Just like alcohol, nicotine increases your body’s production of dopamine, which makes you feel happy and feel good. But nicotine is strongly addictive and has a massive effect on your body. Effects include an increased heart rate, higher blood pressure, and poorer overall fitness. Memory and learning abilities are also affected. It was previously thought that to get addicted to nicotine, you had to use tobacco every day, but research has shown that you can become addicted even if you don’t smoke or use snus (moist snuff) every day.
SMOKING AND SNUS USAGE
11 per cent of girls and 8 per cent of boys in the ninth grade say that they smoke. The corresponding figures in year 2 of upper secondary school (2019) were 21 per cent of girls and 20 per cent of boys. More than 6 out of every 10 smokers want to quit, but the majority of them said that they would do so “at some point in the future”. It’s hard for teenagers to understand that quitting will get harder and harder for every year that passes and that it may eventually become one of the hardest things they could do. The percentage who use snus declined during the start of this century. However over the past few years it has increased again. Snus usage is more common amongst boys, but the figures are increasing for both girls and boys. In 2020, 13 per cent of boys and 7 per cent of girls in the ninth grade said that they used snus. The corresponding figures amongst upper secondary school students (2019) was 22 per cent of boys and 10 per cent of girls.
If my parents nag me too much I just stop listening.
Noah, aged 15, Gothenburg
PARENTS AND TOBACCO
If you’re an adult who smokes or uses snus, you can, of course, choose to continue to do so. But you should still try to convince your teenager that they shouldn’t start using, too. Who knows? Maybe, if you have that discussion, it’ll persuade you to try quitting yourself?
Electronic cigarettes are a relatively new product and one that has rapidly grown in popularity amongst young people. In 2020, one third of all ninth graders said that they had used e-cigarettes. The liquids inhaled when vaping often contain both nicotine and additives that can be harmful to health. The minimum age limit for both e-cigarettes and ordinary cigarettes is 18 years.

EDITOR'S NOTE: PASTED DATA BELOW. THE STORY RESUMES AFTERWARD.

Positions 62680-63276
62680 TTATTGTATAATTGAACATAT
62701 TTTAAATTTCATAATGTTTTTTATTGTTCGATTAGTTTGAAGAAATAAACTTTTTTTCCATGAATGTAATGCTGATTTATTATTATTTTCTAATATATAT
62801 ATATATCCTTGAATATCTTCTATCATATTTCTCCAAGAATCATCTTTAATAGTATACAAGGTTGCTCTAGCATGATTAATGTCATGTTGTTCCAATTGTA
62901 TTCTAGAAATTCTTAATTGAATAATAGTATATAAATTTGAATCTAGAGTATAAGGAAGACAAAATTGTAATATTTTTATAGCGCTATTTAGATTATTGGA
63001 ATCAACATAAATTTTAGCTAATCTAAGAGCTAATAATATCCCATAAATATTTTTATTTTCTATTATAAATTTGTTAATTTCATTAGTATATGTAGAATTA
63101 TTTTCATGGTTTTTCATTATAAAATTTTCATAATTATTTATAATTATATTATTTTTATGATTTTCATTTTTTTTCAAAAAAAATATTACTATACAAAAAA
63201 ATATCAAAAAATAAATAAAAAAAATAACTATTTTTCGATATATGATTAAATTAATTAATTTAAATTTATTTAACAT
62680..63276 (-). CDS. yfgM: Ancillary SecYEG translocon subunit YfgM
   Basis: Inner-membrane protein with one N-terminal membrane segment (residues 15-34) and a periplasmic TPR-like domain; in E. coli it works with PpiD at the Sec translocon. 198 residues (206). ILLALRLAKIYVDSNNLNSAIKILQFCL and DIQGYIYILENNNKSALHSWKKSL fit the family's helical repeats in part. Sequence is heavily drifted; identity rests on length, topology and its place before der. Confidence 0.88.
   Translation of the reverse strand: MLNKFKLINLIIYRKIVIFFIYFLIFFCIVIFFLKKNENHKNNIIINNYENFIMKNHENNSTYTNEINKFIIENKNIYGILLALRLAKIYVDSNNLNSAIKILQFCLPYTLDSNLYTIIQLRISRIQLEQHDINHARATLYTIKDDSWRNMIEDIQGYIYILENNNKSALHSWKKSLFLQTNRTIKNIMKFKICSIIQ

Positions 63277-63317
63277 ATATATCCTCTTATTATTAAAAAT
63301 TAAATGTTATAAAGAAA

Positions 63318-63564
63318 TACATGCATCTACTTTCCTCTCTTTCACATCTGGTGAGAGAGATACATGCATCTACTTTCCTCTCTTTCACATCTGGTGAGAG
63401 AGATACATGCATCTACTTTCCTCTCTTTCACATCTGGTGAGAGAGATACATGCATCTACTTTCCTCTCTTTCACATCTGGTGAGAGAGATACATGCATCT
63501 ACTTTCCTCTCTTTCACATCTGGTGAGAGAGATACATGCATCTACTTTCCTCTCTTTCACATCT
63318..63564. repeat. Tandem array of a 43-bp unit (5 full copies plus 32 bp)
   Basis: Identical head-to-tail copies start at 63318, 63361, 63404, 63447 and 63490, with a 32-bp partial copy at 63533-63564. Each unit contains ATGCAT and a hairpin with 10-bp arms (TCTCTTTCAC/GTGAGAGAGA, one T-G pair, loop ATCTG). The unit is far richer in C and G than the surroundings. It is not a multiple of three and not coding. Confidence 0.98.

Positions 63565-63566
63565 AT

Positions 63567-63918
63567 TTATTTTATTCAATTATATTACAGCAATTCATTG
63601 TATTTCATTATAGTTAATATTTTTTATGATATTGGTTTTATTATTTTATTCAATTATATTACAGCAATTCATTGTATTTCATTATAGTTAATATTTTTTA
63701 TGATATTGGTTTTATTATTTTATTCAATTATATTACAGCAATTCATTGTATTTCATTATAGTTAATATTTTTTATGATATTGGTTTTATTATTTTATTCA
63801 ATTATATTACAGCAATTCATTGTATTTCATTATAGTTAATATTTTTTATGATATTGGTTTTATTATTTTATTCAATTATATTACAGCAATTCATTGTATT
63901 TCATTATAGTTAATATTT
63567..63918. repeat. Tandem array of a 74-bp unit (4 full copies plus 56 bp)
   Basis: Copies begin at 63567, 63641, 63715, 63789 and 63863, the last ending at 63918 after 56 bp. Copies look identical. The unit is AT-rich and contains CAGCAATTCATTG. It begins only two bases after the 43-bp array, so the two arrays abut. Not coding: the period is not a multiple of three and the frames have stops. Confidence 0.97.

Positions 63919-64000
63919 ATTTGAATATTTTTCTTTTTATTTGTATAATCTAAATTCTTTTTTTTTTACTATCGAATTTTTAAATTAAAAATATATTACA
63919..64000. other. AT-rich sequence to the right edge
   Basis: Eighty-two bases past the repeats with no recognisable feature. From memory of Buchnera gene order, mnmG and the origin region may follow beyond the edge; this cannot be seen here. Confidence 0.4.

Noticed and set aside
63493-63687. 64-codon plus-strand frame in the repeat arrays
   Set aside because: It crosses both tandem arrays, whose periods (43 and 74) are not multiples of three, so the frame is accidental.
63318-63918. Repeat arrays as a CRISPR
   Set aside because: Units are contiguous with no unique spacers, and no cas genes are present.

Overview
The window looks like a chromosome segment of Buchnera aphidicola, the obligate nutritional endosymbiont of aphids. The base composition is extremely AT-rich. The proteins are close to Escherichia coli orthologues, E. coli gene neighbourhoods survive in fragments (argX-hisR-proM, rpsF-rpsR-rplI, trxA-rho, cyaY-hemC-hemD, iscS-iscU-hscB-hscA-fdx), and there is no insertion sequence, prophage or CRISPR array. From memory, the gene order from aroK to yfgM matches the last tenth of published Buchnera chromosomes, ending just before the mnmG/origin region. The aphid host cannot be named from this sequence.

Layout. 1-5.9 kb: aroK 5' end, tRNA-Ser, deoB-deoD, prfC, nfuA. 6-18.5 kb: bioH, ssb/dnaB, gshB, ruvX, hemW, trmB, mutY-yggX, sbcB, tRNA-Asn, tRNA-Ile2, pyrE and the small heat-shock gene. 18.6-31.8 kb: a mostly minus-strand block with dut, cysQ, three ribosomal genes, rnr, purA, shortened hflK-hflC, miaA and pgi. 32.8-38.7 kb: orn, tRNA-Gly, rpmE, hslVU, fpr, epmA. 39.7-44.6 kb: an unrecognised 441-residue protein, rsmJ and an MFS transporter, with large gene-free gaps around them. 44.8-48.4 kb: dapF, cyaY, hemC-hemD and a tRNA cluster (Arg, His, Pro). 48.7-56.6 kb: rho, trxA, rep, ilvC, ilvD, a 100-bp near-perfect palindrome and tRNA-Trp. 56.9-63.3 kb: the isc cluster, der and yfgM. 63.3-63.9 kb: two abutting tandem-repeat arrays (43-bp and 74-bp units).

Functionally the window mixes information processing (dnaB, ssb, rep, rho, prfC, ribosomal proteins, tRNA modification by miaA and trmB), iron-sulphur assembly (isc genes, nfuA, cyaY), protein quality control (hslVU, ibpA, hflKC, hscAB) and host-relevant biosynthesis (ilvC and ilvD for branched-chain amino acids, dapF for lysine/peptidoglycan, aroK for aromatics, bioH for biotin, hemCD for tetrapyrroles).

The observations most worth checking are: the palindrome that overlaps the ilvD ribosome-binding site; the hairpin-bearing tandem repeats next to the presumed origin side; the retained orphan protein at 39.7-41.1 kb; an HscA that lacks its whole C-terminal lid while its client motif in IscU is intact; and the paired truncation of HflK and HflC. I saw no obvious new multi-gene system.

ALL NARCOTICS ARE ILLEGAL
In Sweden, it’s illegal to buy, sell, use, produce or possess narcotics or controlled medicines without a prescription. The attitude towards cannabis, for example, is more liberal in some other countries. But in Sweden, it’s illegal for young people and adults alike.
WHERE DO THEY GET THE NARCOTICS?
Young people who have used narcotics most commonly get them from friends or from their boy- or girlfriend.Just over half of 9th graders and 6 out of every 10 upper secondary school students mentioned this as their source. The second most common source is dealers or acquaintances. The more frequently teenagers use narcotics, the more likely they are to buy from dealers or to order online.
I’d never try drugs. If someone offered, I’d just walk away.
Ida, aged 15, Örebro
HOW DOES IT AFFECT THE BODY?
Cannabis and other types of drugs affect the brain. You may experience problems concentrating, your memory may be poorer and you may find it harder to learn things. That’s not good for anyone, but it’s perhaps worst of all for anyone who is in school. Not only that, but young people’s brains are particularly sensitive, so drugs will cause more damage in young people’s brains than in adults’.
CANNABIS – THE MOST COMMON NARCOTIC
Cannabis (marijuana or hashish) is the most common narcotic in Sweden. 6 per cent of girls and 9 per cent of boys in the ninth grade said they had tried narcotics. It’s even more common amongst year 2 upper secondary school students, with 13 per cent of girls and 19 per cent of boys (2019) stating that they had used narcotics. Around 9 out of every 10 of these students had tried cannabis.
CAN YOU GET ADDICTED TO CANNABIS?
Absolutely. Approximately 1 in 10 people who ever use cannabis and 1 in 6 of those who start using cannabis at an early age, become addicted. Half of those who use it daily will develop an addiction.
Many pharmaceutical products are classified as narcotics because they can give you a rush and cause addiction. 5 per cent of ninth graders have, at some point, used sleeping pills, tranquillisers, analgesics, or central nervous system stimulants. Around 3 per cent of 9th graders (2020) and 4 per cent of upper secondary school students (2019) have combined alcohol with pharmaceuticals in order to become intoxicated. 8 per cent of ninth graders have used narcotics, if you include those who have also used pharmaceutical products classified as narcotics without a prescription. You’ll find suggestions on organisations you can contact for information about other substances here.